February 18, 2012
Finish reading A Room of One’s Own by Virginia Woolf
- Finish the draft of my short story in preparation for either the Mslexia 2012 Short Story Competition or the Bristol Prize
- Complete the first wristwarmer I’m knitting and begin the second one
- Complete sock 1/2 that I’m knitting
- Write the next post to continue the ‘Creativity for Agoraphobiac’ series
- Draft ideas for my novella
- Redraft Scene 2, Chapter 6 of Trace
My yoga practice Write letters to friends
- All of the above without exhausting myself
Update: It’s almost 5 pm and I’ve barely touched the list. Some of this will have to be moved to tomorrow.
Update 2: Getting there. I’ve decided to pick three more I know I can accomplish by the end of the day. Number 11 obviously isn’t one of them…
Update 3: So picking three was a bit adventurous. Moral of the story: be realistic about what you can achieve in one day. I’ll do more tomorrow.
January 25, 2012
It’s not my strongest virtue. At times I have a hidden store of endless patience on which I can meditate but for the time I don’t have access to this treasure trove, I pace, stubborn and indignant. Frustrated. Irritable.
Come on, I say. Hurry up.
Nothing makes me so impatient as having to wait for books. I order them sometimes on a whim, other times in bulk, to satisfy what Lewis Buzbee describes as ‘book lust’ in his memoirs The Yellow-Lighted Bookshop. Lust always demands satisfaction.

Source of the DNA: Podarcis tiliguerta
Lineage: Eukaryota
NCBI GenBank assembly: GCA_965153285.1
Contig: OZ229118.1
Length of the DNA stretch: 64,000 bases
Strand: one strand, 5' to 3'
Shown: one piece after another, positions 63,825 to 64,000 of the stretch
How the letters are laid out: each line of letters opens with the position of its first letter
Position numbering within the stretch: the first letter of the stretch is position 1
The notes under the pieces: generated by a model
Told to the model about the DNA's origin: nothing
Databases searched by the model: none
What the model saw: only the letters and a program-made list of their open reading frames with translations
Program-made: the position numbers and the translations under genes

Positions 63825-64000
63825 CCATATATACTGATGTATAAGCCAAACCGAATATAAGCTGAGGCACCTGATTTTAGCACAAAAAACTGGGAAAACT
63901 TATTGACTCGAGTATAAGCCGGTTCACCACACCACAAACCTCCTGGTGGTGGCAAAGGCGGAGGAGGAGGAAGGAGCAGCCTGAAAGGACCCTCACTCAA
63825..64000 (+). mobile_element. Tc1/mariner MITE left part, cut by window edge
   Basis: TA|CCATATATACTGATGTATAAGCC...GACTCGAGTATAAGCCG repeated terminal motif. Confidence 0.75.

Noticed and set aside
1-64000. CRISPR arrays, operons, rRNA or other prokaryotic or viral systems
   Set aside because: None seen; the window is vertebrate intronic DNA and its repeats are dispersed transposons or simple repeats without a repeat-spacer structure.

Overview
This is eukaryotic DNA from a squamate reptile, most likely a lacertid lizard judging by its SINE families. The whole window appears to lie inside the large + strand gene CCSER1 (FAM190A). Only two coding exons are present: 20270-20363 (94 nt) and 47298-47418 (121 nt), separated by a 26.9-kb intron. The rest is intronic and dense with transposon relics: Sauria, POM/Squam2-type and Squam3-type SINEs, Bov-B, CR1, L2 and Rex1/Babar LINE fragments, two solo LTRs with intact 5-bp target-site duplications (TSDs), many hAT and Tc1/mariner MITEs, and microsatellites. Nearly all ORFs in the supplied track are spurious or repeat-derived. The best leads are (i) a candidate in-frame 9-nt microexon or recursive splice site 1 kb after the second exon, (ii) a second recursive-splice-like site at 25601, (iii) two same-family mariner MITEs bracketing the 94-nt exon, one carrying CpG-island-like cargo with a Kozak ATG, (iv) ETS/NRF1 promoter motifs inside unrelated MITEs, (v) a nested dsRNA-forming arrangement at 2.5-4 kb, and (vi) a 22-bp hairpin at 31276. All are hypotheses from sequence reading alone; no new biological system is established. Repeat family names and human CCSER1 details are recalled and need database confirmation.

I could swallow my agoraphobia, dose myself on chill-pills and descend upon my local book store but my desire for books often extends beyond their catalogue. Then the paradox comes; I have the patience to search out the best possible deal.
(Note: I do love supporting bookstores but I long for the secondhand store that thrives on people as much as it does profit. Online secondhand stores that donate proceeds to charity are my preferred choice even though they lack that physical, human element. Support your local bookshop, corporate or independent. Imagine the world without them… Disgusting, isn’t it?)
So whilst I’m suspended between contemplating prices for days on end and waiting furiously for days on end for the books to arrive, I find myself thinking about my lack/abundance of patience.
It’s application extends beyond books by the way; I have as much patience for waiting for my root vegetables to sprout as I do waiting for the dentists to send me an appointment; both can take as much time as they need, though for different reasons.
I become devoid of my staying power when cravings are involved. Chocolate for instance, is an insistent addiction. It’s said that waiting five to ten minutes when experiencing a chocolate craving is enough to render it mute but after having waited almost two hours last night, I set upon a long forgotten packet of baking chocolate chips and satisfied myself that way. Not as cathartic as a small square of Lindt, but it put me at ease.